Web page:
Customer Reviews for

Jasper Jones

Average Rating 4
( 11 )
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5 Star

(5)

4 Star

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2 Star

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  • Anonymous

    Posted May 30, 2011

    Interesting read- better than expected.

    Didn't know what to expect from this read but the title and the book jacket was interesting. The novel involves a character named Charlie who is befriended by Jasper and his twisted life. Jasper feels a murder has been committed and Jasper is afraid he will be the prime suspect if he comes forward to the police and he needs Charlies help. Jasper reputation in town is not the best but Charlie is not sure he can trust him either. Charlie is not sure what to do with the information he is entrusted with, it is almost too much for the simple life he has been living. Charlie tangles with emotions which would be typical for anyone keeping a dark secret but he is also experiencing his first crush, Charlie is a character that you can totally relate to. Jasper's family life gets more twisted as the story progresses and other characters are introduced in the book. Things Jasper did not even know are finally coming to the surface. The town comes together to solve the mystery but then people form biases that shake the town up. Who really killed Laura and why? The first 25 pages were a slow read but after that, I couldn't put the book down.

    1 out of 1 people found this review helpful.

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  • Anonymous

    Posted October 7, 2013

    A great and easy read. It is a 'coming of age' story that has al

    A great and easy read. It is a 'coming of age' story that has all the elements which make you want to keep turning pages. It will make you laugh, but maybe not cry, even though you feel like you know Charlie as well as you know yourself. Highly recommended.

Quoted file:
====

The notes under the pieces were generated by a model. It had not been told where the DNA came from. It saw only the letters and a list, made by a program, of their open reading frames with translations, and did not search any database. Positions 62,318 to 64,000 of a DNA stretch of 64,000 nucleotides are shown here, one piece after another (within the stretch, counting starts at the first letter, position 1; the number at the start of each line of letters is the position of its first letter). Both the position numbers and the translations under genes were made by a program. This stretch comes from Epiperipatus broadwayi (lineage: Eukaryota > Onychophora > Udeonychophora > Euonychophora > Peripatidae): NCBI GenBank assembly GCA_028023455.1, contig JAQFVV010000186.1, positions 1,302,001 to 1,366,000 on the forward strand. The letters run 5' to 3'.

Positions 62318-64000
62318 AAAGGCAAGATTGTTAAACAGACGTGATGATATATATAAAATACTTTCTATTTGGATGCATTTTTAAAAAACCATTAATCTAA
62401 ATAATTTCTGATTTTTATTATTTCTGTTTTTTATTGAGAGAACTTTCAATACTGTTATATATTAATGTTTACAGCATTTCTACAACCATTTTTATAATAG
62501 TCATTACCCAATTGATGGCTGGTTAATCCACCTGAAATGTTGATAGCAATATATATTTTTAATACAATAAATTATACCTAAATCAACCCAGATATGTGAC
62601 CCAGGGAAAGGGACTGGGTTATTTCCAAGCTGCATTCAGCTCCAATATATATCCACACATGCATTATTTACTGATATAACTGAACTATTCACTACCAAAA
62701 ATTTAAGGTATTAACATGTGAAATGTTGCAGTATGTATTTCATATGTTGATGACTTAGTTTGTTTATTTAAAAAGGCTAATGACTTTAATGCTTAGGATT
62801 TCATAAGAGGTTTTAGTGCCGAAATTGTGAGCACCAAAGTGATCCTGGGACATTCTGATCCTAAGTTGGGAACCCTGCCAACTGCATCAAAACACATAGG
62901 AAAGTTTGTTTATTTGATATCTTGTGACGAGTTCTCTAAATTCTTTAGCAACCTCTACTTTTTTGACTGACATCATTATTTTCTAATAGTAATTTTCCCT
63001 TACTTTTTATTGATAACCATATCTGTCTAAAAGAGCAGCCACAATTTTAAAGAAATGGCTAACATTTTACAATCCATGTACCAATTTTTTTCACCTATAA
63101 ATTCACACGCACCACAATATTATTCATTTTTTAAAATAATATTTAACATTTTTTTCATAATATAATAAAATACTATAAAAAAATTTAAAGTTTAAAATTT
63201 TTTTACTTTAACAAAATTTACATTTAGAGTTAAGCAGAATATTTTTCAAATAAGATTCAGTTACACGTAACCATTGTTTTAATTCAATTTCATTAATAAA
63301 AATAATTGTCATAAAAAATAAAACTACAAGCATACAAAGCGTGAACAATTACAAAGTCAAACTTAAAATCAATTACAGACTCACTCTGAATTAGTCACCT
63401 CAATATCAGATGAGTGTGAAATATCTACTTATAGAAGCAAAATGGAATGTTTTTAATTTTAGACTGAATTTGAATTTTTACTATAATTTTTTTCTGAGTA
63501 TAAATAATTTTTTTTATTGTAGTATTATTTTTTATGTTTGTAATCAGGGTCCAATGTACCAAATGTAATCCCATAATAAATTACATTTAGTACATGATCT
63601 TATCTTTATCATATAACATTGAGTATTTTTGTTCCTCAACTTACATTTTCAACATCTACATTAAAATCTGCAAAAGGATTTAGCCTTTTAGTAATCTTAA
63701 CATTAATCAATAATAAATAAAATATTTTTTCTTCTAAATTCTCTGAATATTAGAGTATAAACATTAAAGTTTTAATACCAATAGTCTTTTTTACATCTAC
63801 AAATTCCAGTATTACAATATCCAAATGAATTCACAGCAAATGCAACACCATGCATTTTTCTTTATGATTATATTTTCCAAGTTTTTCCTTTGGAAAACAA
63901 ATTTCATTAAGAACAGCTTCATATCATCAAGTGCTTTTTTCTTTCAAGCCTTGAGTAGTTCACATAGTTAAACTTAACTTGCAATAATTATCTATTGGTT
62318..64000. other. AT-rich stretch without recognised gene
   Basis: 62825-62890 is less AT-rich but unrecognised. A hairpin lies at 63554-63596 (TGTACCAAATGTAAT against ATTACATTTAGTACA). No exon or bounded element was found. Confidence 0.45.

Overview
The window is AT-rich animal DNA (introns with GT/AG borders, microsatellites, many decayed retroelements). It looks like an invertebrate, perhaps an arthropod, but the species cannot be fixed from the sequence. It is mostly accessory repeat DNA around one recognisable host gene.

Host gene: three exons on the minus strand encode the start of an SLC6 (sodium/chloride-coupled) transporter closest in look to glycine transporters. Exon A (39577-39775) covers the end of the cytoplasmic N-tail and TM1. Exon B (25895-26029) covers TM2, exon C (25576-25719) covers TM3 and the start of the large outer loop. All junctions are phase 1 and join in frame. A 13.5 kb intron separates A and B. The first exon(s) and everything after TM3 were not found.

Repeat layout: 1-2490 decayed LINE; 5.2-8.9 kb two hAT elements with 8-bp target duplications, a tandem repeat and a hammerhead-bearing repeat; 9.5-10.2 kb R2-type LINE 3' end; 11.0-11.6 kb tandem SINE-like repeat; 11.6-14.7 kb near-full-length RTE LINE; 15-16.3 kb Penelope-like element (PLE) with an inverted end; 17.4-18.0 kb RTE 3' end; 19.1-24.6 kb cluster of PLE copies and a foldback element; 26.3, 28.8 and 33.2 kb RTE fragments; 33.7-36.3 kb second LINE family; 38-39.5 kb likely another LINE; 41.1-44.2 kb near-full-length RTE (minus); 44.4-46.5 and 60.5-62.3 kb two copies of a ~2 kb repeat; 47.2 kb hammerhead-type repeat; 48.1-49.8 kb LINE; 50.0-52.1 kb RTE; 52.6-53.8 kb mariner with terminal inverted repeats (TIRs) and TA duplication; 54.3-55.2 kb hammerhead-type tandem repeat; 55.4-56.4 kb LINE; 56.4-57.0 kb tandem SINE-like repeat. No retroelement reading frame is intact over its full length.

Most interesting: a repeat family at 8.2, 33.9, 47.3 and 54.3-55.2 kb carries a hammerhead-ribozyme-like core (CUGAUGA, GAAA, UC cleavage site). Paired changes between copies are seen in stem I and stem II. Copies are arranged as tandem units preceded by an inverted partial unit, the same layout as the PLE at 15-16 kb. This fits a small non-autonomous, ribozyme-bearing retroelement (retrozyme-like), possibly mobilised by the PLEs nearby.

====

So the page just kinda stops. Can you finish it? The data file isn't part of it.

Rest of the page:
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  • Posted May 15, 2011

    more from this reviewer

    Slightly Disappointing

    This book was recommended to me by fellow Australians (I live in the US) and I anticipated reading it greatly. I loved the overall story but felt it got bogged down in weird details such as the game of cricket, super heroes, and a fourteen year old that seems to have the most amazing insights into classic American literature (I read "To Kill a Mockingbird" at school in Australia at the age of 16, and more recently as an adult living the US and as a result viewed it totally differently). The characters are interesting but seem largely implausible to me. I think more could have been made of the complex relationship between the Aboriginal and white people of Australia. Jasper Jones is half-aboriginal and the second most important character in the book, but this seems irrelevant to the overall storyline, despite the fact he is having a romantic relationship with a caucasian girl. The overt racism depicted occurs is directed at Asians due to the Vietnam war taking place at the time. I really didn't get the "Australian feel" in this book apart from some of the slang. I liked the way the misuse of some words carried through the book. I think I smiled every time I read "cheeses" for "Jesus".

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  • Posted April 17, 2011

    more from this reviewer

    An incredible read by a debut author